Pharmacy Robberies “An Epidemic,” Up 81% In 4 Years


A wave of pharmacy robberies is sweeping the nation as desperate addicts and ruthless dealers turn to violence to feed the growing hunger for narcotic painkillers, the Associated Press reports. From Redmond, Wa., to St. Augustine, Fl., robbers are holding pharmacists at gunpoint and escaping with thousands of powerfully addictive pills that can sell for as much as $80 apiece on the street. Last Sunday, a robber walked into a neighborhood drugstore on Long Island, N.Y., and gunned down the pharmacist, a teenage store clerk, and two customers before leaving with a backpack full of pills containing hydrocodone.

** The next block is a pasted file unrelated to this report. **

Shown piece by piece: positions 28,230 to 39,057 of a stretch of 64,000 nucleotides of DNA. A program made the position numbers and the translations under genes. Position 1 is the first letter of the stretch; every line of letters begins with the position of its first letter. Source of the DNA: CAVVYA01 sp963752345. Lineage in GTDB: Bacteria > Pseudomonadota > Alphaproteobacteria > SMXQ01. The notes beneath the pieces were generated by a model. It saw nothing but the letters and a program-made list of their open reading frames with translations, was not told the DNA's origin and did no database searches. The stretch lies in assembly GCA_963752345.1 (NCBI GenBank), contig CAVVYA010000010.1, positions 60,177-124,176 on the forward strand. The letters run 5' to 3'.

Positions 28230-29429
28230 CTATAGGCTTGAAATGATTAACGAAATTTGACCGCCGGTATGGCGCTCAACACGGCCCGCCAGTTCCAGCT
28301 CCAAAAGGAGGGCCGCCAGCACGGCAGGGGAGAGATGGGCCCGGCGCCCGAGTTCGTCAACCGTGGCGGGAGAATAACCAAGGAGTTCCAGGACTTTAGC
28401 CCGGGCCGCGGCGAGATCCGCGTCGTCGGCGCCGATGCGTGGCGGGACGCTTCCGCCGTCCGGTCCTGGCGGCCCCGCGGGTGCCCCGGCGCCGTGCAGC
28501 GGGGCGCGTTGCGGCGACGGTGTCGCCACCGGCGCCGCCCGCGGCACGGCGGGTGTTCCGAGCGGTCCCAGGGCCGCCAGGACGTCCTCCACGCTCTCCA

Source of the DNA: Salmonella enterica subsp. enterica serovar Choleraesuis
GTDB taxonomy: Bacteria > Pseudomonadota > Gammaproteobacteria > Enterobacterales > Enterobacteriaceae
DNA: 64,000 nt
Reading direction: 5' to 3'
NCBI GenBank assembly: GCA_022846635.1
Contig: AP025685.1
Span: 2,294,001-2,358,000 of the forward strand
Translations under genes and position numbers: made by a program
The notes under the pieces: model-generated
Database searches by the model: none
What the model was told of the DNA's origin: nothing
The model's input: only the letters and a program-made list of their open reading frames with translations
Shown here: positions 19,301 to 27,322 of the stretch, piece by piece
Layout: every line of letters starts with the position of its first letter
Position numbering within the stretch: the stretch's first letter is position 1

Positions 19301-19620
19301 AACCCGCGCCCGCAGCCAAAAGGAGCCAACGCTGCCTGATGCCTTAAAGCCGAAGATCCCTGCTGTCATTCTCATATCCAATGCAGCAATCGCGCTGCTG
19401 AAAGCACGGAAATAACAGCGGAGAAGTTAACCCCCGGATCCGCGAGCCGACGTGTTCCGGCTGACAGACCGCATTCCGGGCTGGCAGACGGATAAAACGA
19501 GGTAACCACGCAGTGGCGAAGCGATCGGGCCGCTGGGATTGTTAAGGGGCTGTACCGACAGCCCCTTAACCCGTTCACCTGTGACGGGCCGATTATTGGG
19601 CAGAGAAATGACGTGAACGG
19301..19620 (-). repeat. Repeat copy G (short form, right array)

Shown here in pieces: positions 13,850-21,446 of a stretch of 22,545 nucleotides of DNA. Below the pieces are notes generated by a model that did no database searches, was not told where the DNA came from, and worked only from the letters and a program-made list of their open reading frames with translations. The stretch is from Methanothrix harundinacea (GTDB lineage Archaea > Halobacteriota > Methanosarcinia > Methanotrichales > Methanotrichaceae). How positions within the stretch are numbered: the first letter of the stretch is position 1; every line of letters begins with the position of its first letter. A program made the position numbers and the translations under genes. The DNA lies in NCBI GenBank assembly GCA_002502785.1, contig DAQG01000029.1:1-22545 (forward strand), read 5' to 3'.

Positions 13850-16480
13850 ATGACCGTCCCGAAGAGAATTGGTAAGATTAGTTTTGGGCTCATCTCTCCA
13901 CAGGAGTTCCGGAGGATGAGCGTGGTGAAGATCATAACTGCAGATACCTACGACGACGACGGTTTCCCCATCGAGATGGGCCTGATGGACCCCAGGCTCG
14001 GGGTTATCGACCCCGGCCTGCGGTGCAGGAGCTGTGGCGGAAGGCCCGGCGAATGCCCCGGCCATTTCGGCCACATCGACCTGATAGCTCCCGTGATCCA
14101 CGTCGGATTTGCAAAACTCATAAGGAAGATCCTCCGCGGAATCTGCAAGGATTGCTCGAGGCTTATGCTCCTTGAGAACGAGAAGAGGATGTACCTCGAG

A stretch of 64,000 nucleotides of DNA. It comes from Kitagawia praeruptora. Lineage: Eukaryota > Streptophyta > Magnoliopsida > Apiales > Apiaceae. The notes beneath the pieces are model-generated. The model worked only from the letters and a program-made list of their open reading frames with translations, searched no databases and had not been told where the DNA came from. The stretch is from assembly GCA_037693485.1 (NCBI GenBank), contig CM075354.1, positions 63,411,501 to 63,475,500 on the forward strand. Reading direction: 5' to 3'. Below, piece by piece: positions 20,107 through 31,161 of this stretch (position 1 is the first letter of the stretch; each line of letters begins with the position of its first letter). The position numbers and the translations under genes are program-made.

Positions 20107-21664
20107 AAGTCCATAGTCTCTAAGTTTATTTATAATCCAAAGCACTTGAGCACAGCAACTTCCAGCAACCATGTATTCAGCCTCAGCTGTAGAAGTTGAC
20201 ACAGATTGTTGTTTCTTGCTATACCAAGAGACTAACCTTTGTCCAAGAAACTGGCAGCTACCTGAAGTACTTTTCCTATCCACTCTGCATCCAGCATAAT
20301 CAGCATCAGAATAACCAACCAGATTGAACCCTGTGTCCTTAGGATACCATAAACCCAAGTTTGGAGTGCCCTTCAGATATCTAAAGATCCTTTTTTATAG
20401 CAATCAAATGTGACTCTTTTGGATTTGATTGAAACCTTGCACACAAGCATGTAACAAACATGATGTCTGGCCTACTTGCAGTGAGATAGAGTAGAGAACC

“It’s an epidemic,” said Michael Fox, a pharmacist on New York’s Staten Island who has been robbed twice in the past year. “These people are depraved. They’ll kill you.” Armed robberies at pharmacies rose 81 percent between 2006 and 2010, from 380 to 686, the U.S. Drug Enforcement Administration said. The number of pills stolen rose from 706,000 to 1.3 million. Thieves are mostly taking oxycodone painkillers like OxyContin or Roxicodone, or hydrocodone-based painkillers like Vicodin and Norco. Prescription painkillers are the second most-abused drugs after marijuana, with 7 million Americans using them illegally in the past month, the U.S. Department of Health and Human Services says.

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